See how these hiring professionals spot candidate weaknesses, gauge which red flags are total deal breakers, and uncover standout talent during interviews.
Hirers should always remember two things:
While it's always best practice to second guess every judgment you cast upon every job seeker you interview (to reduce bias), you also need to spot all the strengths and weaknesses that predict how they'd perform on the job.
With that in mind, we put out a call to recruiters and hiring managers, asking them to weigh in on their biggest red and green flags in interviews. We wanted a better sense for the good, bad, and ugly omens candidates give when discussing their qualifications for a job.
We got almost 200 responses and can't spotlight everyone. But here's a sampling of what professional hirers say you should watch out for.
When speaking with candidates, it's important to walk the line between having your guard up for bad omens and giving job seekers some leeway. Interviewer bias, after all, can cause you to put undue emphasis on one small issue with a candidate who'd otherwise make a great employee — a phenomenon known as the horn (or pitchfork) effect.
For example, say you interviewed a web developer who showed nervous body language — tousling her hair, tapping her fingers, etc… If she's an otherwise stellar candidate who demonstrates she has all the skills you're looking for, would a little social nervousness make her a bad employee? Probably not…
If you spot more serious potential red flags in an interview, it could be worth asking the candidate about it directly to see if they have a good explanation. Multiple hiring pros, including Jessica Wright, the business owner of Dream Team Fundraising, wrote in saying interview tardiness is their biggest no-go.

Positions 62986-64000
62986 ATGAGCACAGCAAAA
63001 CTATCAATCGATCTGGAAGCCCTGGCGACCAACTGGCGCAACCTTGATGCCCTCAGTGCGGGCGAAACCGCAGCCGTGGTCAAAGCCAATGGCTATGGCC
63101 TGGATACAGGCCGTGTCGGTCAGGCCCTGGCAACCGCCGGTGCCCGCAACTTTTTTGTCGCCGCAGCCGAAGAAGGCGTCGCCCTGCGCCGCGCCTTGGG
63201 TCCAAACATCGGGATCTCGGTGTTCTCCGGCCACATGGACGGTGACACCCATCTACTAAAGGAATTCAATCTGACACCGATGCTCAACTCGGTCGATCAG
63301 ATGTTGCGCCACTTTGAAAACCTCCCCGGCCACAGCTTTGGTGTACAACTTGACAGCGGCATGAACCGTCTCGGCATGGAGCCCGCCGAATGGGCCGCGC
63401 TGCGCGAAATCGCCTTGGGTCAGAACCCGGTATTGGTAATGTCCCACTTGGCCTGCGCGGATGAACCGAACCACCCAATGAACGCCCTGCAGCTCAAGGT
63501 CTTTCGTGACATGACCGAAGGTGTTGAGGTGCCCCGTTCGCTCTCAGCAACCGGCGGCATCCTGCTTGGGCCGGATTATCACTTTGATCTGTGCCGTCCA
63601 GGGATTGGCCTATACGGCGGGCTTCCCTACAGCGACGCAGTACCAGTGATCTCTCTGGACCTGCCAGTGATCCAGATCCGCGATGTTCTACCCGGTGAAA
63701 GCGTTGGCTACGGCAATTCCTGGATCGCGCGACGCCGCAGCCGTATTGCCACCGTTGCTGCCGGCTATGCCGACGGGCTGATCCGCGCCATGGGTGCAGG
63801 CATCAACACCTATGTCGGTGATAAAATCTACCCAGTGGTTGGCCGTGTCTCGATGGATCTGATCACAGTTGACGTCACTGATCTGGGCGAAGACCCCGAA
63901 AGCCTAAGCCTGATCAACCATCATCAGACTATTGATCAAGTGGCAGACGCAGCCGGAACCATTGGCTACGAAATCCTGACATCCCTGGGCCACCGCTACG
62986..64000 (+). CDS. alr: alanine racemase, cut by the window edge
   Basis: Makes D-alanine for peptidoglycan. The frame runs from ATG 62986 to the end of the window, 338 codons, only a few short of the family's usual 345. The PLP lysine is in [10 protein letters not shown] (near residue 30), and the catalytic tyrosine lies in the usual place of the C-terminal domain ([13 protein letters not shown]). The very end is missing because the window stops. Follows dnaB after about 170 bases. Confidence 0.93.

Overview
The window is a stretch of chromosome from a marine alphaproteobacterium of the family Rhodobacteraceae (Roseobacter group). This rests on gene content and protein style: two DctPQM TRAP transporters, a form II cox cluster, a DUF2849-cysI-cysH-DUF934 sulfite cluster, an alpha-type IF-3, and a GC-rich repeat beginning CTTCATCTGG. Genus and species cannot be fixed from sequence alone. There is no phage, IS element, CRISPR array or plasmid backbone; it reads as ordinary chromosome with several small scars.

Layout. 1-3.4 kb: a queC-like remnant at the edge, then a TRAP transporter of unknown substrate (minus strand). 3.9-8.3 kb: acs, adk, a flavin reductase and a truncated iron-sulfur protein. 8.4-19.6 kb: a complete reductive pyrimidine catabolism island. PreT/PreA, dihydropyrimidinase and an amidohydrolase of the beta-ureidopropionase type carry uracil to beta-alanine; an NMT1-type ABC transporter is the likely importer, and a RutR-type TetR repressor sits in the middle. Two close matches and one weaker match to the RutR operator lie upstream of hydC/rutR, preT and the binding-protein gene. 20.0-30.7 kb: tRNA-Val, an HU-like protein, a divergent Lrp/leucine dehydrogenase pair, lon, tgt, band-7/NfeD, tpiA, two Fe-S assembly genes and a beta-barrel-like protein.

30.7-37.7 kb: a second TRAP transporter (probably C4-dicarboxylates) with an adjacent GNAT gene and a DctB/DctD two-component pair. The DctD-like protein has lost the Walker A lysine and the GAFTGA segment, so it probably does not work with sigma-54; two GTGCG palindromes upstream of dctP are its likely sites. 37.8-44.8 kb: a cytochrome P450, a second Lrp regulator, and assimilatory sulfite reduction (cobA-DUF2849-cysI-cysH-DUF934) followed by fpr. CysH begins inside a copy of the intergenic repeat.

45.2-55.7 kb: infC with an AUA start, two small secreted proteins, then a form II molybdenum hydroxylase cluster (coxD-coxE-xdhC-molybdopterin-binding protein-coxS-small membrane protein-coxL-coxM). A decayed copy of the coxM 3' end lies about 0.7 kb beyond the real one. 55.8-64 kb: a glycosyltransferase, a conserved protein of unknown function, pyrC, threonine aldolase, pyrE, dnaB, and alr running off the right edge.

But Wright has exceptions: "there may be instances or situations beyond the applicant's control, such as a family issue or when their punctuality is otherwise excused, such as a handicap that necessitates accommodations for the candidate to enter your business. Before passing judgment on a candidate who is late, find out why they are late."
Of course, if a candidate comes to an interview totally unprepared, showing throughout the entire interview session that they don't know much about the underlying role or why they're qualified for it, that's where you can likely draw the line.
"I always give candidates the benefit of the doubt and allow them to explain away any red flags, but a complete lack of preparation is usually a dealbreaker for me," says Gergo Vari, CEO of Lensa. "If they're not able to answer basic questions about the role or the company, that's a red flag. It shows that they haven't done their research or they're not really interested in the position."
One of the biggest challenges of today's job market is sifting through such a massive hiring pool. Towards the tail-end of the candidate journey, interviews are the perfect proving ground for finding top talent. But to do that, you also need to spot the job seekers who aren't the right fit before it's too late. This to say: come the interview, it helps to know what kind of candidate behavior to be wary of.
While the exact warning signs you should look out for depend on the unique needs and values of your company, here's what a sampling of hiring pros have to say about their biggest interview red flags.
"Even though they may appear to be perfect, some applicants deliberately avoid acknowledging their weaknesses in order to look as though they have no flaws at all. When anything goes wrong with a project, people who aren't aware of their own weaknesses prefer to point the finger elsewhere rather than take responsibility for their own actions. Because a great team relies on its members utilizing each other's abilities and shortcomings, these individuals are not culturally compatible. Overwhelmed or irritated colleagues may be the result for those who don't see themselves as weak in any way." — Benjamin Stenson, CEO of Norsemen.